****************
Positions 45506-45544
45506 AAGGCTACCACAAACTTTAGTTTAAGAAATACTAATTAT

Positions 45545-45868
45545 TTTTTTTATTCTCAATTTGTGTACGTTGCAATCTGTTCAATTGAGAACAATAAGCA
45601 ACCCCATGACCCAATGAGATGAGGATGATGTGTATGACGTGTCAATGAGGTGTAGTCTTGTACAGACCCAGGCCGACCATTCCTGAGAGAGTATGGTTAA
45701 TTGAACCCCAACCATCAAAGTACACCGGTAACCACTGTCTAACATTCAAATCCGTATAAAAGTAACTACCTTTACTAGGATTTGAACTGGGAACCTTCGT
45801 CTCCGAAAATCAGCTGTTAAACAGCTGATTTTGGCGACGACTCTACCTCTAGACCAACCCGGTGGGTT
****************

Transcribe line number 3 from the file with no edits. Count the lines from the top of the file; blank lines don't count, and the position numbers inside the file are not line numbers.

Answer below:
Positions 45545-45868